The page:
In the pivotal years between the nineteenth and twentieth centuries, decorative enamel reached a new level of sophistication with Fabergé in Saint Petersburg. The company owed its reputation to Peter Carl Fabergé, who opened a branch in Moscow in 1897.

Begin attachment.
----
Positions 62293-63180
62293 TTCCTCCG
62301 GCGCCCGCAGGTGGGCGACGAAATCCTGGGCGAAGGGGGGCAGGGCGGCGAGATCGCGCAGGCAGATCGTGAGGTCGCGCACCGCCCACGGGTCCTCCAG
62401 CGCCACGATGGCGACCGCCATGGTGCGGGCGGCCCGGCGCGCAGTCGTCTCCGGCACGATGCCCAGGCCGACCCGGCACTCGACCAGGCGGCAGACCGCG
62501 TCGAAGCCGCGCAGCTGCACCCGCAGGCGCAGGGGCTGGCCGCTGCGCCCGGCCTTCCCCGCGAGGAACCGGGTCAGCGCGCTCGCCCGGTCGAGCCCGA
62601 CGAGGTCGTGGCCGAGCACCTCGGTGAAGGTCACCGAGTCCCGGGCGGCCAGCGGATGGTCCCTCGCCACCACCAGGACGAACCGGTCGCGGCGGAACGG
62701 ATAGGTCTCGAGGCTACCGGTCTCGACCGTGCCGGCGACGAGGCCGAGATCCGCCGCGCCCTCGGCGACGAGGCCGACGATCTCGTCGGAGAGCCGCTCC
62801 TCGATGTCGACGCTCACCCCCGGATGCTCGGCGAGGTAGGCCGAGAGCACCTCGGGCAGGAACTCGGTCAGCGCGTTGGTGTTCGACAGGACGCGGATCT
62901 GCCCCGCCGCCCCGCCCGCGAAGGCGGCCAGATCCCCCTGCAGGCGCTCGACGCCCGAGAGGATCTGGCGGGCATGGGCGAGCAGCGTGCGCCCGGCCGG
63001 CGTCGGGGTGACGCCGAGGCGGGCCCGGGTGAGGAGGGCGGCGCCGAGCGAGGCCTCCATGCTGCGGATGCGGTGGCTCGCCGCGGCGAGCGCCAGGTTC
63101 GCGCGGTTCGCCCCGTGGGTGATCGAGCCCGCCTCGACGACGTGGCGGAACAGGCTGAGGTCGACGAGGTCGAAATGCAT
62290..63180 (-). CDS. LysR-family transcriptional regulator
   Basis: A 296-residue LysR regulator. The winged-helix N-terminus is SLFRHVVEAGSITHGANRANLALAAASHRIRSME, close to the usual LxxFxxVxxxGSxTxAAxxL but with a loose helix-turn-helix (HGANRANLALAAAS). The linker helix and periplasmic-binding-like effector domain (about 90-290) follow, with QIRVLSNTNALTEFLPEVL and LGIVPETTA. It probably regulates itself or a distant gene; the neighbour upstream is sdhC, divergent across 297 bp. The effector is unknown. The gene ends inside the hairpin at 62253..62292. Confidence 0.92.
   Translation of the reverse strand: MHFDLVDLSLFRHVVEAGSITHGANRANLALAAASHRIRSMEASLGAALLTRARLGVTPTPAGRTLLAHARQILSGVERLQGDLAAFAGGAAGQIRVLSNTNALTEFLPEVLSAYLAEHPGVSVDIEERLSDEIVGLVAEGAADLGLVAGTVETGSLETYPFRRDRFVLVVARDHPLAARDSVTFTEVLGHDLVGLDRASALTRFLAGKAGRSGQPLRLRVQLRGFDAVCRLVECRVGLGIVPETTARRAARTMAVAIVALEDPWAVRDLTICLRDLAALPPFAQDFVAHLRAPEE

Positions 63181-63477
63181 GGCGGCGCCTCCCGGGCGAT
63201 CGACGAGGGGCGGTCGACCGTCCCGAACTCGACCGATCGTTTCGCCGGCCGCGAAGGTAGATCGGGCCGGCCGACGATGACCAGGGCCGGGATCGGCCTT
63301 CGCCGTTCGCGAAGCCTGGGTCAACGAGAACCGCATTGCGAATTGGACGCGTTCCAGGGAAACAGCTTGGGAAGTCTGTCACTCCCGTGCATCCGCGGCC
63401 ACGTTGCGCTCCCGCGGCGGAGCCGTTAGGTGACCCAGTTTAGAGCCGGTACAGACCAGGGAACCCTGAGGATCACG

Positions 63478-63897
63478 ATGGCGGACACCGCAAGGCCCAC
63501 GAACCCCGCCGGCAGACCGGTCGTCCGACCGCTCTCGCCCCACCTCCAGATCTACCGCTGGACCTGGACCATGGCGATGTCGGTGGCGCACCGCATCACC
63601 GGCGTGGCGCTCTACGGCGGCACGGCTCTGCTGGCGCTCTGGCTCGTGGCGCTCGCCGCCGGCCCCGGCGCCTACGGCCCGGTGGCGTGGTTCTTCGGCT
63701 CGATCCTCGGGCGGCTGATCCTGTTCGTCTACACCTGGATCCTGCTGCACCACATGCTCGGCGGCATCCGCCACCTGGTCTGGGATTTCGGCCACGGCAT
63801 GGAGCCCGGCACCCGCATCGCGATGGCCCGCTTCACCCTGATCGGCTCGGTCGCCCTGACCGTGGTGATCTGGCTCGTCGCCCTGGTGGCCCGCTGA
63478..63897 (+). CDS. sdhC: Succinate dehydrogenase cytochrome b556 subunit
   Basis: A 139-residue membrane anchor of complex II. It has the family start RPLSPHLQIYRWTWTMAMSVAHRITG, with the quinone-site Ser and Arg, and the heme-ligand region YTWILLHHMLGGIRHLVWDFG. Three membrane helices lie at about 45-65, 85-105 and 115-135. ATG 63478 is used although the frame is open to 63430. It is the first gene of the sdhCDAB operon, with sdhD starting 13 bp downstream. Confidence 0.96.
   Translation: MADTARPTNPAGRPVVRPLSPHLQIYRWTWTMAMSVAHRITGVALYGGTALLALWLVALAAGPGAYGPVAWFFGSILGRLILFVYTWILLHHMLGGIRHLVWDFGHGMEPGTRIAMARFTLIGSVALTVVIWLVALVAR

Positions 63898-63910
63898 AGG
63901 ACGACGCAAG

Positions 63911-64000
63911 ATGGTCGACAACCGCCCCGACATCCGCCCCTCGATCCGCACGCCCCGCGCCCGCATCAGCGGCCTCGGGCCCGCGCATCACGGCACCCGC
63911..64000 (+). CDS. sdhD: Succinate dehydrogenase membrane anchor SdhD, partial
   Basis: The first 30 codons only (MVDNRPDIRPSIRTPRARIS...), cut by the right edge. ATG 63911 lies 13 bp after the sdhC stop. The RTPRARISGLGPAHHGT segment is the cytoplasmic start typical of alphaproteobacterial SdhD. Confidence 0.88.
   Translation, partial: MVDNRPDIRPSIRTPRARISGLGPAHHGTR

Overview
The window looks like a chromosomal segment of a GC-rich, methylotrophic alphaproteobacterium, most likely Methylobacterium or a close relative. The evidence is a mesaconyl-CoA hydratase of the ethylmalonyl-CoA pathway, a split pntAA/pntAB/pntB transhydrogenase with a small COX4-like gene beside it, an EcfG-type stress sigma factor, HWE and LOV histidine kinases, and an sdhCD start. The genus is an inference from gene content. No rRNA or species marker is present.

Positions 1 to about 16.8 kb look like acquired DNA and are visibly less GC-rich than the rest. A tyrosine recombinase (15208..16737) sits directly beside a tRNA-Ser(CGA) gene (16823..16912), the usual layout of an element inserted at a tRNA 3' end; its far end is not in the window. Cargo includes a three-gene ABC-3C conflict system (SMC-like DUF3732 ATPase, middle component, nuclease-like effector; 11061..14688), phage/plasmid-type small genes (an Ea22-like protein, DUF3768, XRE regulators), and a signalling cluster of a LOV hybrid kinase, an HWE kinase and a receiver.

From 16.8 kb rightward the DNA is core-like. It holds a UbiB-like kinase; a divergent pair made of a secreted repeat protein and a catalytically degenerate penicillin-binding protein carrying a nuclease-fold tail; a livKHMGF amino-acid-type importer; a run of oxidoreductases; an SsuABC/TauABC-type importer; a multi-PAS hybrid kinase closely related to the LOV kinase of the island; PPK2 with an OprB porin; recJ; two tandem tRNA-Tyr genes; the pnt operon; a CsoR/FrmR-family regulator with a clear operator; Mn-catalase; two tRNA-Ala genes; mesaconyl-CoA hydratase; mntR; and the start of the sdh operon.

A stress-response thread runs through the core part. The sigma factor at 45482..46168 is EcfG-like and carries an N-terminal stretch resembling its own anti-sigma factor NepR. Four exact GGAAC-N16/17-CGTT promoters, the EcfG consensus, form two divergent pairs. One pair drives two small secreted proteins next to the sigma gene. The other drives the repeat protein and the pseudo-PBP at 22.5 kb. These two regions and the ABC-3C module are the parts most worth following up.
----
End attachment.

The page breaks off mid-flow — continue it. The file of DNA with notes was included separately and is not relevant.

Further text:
Fabergé's art lay in its association of late Louis XVI style with a palette of one hundred and forty-four translucent enamels on guilloché gold or silver. The company's reputation travelled beyond Russia and, though best remembered for the Easter Eggs it made for Tsars Alexander III and Nicholas II, including some with animated scenes, Fabergé also had a far-reaching influence on jewellery. Cartier in particular imagined new combinations of colours, such as blue and green or purple and green, sometimes edged with white enamel. These, together with monochrome enamels, were applied to a guilloché base, often completed with garland-style patterns, for the Parisian jeweller's clocks, repeater clocks and watches.